One of Mythgard’s most distinguishing features is its usage of lanes. This lane system leads to a very large number of nuanced decisions per game. Understanding and utilizing good placement and movement in Mythgard can be the difference between good and great players. I’ve written about some basics of lane placement previously, so be sure to check that out before reading this article. This article is going to be a little less structured and flowing than normal, as we’re mostly just covering an itemized list of play decisions. With that out of the way, let’s dive right in and explore some more advanced aspects of lane placement.
Blocking Swift Minions
Swift is the single ability that I feel best utilizes the lane system in Mythgard. We really saw just how insanely strong movement could be during the times of buffed Impel allowing Swift for 2 turns and an extra move action for 1. The ability to move around and still get your attacks in puts you at an inherent advantage over your opponent. If you have Swift and they don’t, you can attack and move in the same turn while they have to choose between the two.
Swift: Gets an additional move action each turn. Each minion can use only one swift move per turn. Swift moves are used before other move actions.
When setting up a block, you typically have one of 3 lanes to choose from. The position of the block within those lanes general revolves around what else you can block at the same time or even what you may need to avoid to maximize the usefulness of your block. When your opponent has Swift, there’s another consideration that needs to be made. With the addition of a move action, they can get around your blocker and potentially push damage as well.
You really want to place your blocker directly opposite their Swift minion when possible. The following picture will show the standard attack and block influence available in the setup.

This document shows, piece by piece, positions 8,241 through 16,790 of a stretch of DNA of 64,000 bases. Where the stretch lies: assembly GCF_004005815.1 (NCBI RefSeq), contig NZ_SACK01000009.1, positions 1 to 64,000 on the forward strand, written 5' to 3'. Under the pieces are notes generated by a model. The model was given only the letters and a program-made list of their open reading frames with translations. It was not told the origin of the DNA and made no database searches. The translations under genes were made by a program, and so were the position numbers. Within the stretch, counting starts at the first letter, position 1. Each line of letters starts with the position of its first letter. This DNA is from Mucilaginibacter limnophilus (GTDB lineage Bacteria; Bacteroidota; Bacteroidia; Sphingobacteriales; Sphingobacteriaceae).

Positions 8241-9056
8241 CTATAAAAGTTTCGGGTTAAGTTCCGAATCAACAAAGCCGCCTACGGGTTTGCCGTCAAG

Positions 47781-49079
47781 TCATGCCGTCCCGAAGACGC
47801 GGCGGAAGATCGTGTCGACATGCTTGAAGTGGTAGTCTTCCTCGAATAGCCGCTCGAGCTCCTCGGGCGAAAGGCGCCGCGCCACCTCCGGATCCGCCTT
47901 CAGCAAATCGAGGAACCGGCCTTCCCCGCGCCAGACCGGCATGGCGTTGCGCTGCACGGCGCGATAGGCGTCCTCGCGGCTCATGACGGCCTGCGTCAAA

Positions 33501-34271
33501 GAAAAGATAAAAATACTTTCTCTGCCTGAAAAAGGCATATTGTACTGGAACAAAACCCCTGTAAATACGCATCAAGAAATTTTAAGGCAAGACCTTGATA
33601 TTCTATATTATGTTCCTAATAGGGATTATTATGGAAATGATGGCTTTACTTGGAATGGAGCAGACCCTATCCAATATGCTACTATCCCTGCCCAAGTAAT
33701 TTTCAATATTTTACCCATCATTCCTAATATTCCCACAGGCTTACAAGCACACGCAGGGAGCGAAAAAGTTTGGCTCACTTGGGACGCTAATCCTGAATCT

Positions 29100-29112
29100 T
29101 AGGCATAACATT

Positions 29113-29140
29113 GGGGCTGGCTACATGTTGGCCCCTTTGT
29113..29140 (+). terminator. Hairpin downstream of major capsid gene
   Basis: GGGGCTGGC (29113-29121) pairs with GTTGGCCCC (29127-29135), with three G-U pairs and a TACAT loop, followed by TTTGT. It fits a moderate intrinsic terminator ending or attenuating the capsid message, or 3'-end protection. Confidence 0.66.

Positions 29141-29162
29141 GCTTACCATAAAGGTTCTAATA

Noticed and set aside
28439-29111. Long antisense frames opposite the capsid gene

Freki Scout’s Swift will allow it to move to either side one time and then still attack. Let’s look at the potential changes this makes to the current gamestate.
If we had blocked this Swift minion by playing to 1 lane on either side of it, it could move the opposite way and still hit us in the face. If we blocked off-right, then Swift would allow for a movement to the left and an open attack and vice-versa.
One last thing to note about this line of play is that it does not apply solely to Swift minions. If you see your opponent using the Impel Power, the exact same scenario potentially presents itself with every blocker on turn 2 and beyond.
Maximizing the Use of Agile
Agile minions have the ability to circumvent your opponent’s blockers so long as there’s just a single crack in the defenses. Making efficient use of Agile is very important to finding those crucial points of damage that can swing a game in your favor.
Agile: Can attack any of the three opposing lanes, ignoring attacking and blocking restrictions.
Make sure that when you’re establishing an Agile attacker, you are leaving it away from the end lanes as often as you can. We covered one aspect this with Defender in the previous lane article, but the same rules apply with Agile. The end lanes only have 2 blockers.
Playing Strigoi Noble on the end lane left it with only 2 lanes to attack. By playing Sugar Plum Fairy toward the inside of the field, it has 3 lanes to attack through. This means that my opponent only needs to put 1 blocker in the leftmost lane to shut off my Agile from hitting face, whereas they would need 3 to do so to Sugar Plum Fairy.
Playing Into and Around Journey of Souls
The Path system is one of my personal favorite aspects of this game. Having access to an overarching theme or playstyle to build your deck around that actually has impact on the game itself is fantastic. Your choice isn’t about “Am I aggro, midrange, or control?” so much as it is about “What Path fits my gameplan and how do I build my deck to utilize that aspect of my gameplan?”